Nigerian equities turned around from the negative start of the first week of this year to a modest recovery in the second week as global emerging markets showed positive outlook.
Average return at the Nigerian equities market last week stood at 0.28 per cent, equivalent to a net capital gain of N26 billion.
Most other African and global emerging markets also traded on positive sentiments. South Africa’s FTSE/JSE Index rose by 3.1 per cent. Egypt’s EGX Index indicated a week-on-week return of 4.9 per cent.
Ghana’s benchmark index appreciated by 1.8 per cent. Brazil’s IBOVESPA Index and Russia RTS Index appreciated by 3.4 per cent each while Hong Kong’s HANG SENG Index returned 1.9 per cent during the week.
The price recovery at the Nigerian stock market, though modest, appeared to blunt the report of an increase in inflation rate. Inflation rate, which measures changes in prices of items, trended upward to its highest in more than 11 years in December 2016, beating several analysts’ projections of a moderation to increase to 18.55 per cent.
A report just released by the National Bureau of Statistics showed that the Consumer Price Index (CPI), which measures inflation, rose by 0.07 per cent from 18.48 per cent in November to 18.55 per cent in December, the 11th straight monthly increase.
The benchmark index at the Nigerian Stock Exchange (NSE), the All Share Index (ASI), closed the weekend at 26,325.93 points as against its week’s opening index of 26,251.39 points. Aggregate market value of all quoted equities also rose from the week’s opening value of N9.032 trillion to close at N9.058 trillion.
Sectoral indices showed mixed performance. The NSE Banking Index recorded above-average growth of 3.3 per cent while the NSE Industrial Goods Index inched up by 0.1 per cent. However, the NSE Oil & Gas Index dropped by 3.1 per cent. The NSE Consumer Goods Index slipped by 1.8 per cent while the NSE Insurance Index declined by 0.3 per cent.
There were 31 gainers to 34 losers while 110 equities closed flat.Low-priced stocks recorded the largets gains. Diamond Bank recorded the highest gain, in percentage terms, of 23.3 per cent. Okomu Oil Palm followed with 10.2 per cent. Continental Reinsurance and Sterling Bank posted a week-on-week return of 10 per cent each while United Capital rose by 9.6 per cent. On the other hand, Cutix led the decliners with a loss of 18 per cent.
Seven-Up Bottling Company dropped by 13.6 per cent. Caverton Offshore Support Group dropped by 12.8 per cent. Fidson Healthcare declined by 12.78 per cent while Nascon Allied Industries dropped by 11.18 per cent.
Total turnover stood at 1.117 billion shares worth N9.041 billion in 16,482 deals last week compared with a total of 4.319 billion shares valued at N7.376 billion traded in 9,330 deals two weeks ago.
Sectoral analysis showed that the traditionally dominant financial services sector continued to lead the activity chart, recording a turnover of 903.696 million shares valued at N3.336 billion in 9,240 deals; thus contributing 80.88 per cent and 36.90 per cent of the total equity turnover volume and value respectively.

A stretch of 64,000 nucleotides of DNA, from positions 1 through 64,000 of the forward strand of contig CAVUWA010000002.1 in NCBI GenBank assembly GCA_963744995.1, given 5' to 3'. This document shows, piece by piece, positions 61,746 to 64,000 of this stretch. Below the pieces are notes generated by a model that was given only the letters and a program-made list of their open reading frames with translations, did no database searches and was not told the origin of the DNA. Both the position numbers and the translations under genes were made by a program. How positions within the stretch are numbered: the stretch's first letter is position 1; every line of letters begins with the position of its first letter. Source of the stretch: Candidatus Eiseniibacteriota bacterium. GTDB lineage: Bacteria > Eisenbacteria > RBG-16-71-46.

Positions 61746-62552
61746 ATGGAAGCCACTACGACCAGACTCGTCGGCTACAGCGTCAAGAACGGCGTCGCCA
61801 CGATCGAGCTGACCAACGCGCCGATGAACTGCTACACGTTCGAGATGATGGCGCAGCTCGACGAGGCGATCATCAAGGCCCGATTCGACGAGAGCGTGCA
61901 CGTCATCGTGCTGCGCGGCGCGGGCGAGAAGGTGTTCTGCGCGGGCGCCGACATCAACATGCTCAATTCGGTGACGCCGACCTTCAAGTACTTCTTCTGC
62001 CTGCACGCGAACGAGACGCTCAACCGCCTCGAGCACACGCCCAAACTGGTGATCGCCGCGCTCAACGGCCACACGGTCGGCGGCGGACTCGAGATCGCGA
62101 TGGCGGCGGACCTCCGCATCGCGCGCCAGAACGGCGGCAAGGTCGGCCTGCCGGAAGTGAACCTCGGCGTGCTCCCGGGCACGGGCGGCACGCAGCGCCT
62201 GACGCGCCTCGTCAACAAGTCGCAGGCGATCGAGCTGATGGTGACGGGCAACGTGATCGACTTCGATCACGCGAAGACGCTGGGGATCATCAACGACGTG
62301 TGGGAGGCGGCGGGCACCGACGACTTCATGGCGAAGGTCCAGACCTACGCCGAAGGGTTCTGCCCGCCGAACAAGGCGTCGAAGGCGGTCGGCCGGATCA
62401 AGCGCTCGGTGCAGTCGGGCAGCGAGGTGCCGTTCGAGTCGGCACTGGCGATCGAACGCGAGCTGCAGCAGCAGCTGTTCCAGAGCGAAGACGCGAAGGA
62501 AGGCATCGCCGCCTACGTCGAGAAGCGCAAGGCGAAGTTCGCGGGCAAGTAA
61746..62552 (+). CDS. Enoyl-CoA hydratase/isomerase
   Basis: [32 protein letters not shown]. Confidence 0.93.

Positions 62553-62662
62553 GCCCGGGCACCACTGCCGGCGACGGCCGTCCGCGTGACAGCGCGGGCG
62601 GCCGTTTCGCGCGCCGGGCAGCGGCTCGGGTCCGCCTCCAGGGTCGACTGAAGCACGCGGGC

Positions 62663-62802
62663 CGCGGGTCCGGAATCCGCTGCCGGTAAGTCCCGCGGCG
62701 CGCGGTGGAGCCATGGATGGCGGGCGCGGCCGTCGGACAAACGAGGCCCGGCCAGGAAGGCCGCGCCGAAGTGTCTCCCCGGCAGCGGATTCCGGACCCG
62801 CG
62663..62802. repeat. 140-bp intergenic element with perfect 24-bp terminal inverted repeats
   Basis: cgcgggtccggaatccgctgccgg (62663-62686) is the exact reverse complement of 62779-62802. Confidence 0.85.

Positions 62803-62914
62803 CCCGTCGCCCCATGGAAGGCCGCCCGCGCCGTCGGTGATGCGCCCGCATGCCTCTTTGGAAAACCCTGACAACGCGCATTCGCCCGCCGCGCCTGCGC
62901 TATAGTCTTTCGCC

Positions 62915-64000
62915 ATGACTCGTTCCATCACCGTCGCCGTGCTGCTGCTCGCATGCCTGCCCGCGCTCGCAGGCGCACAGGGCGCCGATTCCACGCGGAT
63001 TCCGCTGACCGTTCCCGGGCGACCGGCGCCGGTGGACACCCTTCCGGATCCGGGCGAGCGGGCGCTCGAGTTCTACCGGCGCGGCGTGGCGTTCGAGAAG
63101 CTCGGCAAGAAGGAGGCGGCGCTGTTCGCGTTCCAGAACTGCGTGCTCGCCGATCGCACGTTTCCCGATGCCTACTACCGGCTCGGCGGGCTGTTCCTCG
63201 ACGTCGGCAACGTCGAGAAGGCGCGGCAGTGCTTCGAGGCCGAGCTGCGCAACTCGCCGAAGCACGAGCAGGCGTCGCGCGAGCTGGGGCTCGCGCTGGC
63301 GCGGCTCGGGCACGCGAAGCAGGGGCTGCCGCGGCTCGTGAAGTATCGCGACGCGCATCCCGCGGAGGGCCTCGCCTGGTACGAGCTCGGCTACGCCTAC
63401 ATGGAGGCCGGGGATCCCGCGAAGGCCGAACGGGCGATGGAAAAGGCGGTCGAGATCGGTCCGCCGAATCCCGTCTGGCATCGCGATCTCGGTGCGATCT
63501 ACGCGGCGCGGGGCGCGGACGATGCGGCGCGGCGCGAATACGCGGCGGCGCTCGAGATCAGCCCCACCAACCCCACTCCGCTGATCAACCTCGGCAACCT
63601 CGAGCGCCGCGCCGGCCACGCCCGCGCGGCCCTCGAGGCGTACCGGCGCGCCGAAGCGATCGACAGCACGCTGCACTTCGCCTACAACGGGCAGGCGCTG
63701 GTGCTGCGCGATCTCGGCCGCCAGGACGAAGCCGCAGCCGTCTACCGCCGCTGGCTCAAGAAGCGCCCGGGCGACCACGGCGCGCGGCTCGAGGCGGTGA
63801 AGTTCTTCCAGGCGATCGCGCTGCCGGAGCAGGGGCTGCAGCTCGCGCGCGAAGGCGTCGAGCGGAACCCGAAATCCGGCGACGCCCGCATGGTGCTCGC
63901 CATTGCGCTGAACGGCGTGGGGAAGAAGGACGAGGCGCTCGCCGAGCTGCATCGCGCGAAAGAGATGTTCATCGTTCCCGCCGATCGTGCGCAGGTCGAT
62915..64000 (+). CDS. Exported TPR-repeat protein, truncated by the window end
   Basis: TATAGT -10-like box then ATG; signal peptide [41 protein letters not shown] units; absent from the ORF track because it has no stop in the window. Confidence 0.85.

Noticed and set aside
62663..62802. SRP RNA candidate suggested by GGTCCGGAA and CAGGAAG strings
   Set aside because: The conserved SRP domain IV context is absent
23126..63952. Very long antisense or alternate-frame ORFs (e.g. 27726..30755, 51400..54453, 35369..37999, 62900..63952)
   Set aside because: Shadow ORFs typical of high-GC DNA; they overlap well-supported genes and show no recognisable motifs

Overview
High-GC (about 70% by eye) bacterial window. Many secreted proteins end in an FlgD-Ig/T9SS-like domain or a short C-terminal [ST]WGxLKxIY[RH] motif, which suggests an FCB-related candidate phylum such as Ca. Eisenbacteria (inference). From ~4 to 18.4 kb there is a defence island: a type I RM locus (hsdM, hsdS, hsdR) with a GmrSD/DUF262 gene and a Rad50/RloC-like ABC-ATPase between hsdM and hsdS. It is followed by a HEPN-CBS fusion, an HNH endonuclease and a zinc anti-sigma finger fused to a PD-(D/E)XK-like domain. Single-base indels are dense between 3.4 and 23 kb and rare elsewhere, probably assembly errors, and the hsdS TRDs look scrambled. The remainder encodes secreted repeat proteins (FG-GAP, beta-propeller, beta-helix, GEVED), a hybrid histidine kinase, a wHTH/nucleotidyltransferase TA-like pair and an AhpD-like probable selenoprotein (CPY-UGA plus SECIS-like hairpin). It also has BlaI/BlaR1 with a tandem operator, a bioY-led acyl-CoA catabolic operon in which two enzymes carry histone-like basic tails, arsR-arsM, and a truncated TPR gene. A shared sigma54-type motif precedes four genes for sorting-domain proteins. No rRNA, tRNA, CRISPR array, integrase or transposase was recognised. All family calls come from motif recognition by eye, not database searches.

The conglomerates sector followed with 67.147 million shares worth N109.014 million in 609 deals. The third place was occupied by consumer goods sector with a turnover of 59.710 million shares worth N4.002 billion in 2,686 deals.
Banking stocks were the most active stocks. The trio of Fidelity Bank Plc, Omoluabi Savings and Loans Plc and Diamond Bank Plc were the most active, jointly accounting for 299.270 million shares worth N277.933 million in 1,029 deals, contributing 26.79 per cent and 3.07 per cent of the total equity turnover volume and value respectively.
Also traded during the week were a total of 2,443 units of Exchange Traded Products (ETPs) valued at N730,619 in 23 deals, compared with a total of 55 units valued at N505.65 traded in 11 deals in the previous week.
In the debt segment, a total of 5,200 units of Federal Government bonds valued at N5.004 million were traded in five deals, slightly improving on a total of 5,100 units valued at N5.120 million traded in two deals penultimate week.
Analysts remained cautious about the outlook for the stock market as the foreign exchange crisis continued to limit inflow of foreign portfolio investments while tough macroeconomic environment stifles domestic investments.
Total amount of transactions by foreign portfolio investors in the Nigerian equities market within the 11-month period between January and November 2016 dropped by 51.4 per cent to N473.5 billion compared with N973.7 billion recorded in comparable period of 2015.
Chief executive officer, Nigerian Stock Exchange (NSE), Mr. Oscar Onyema, pinpointed resolution of the multiple foreign exchange rates and discriminatory foreign exchange policy as a major deciding factor for the performance of the stock market in 2017.
According to him, investors will continue to keep a close eye on the divergence between the interbank foreign exchange rate and other exchange rates in the country and such a convergence of foreign exchange rates in the country and the performance of listed companies will determine the level of market activity in the short term.
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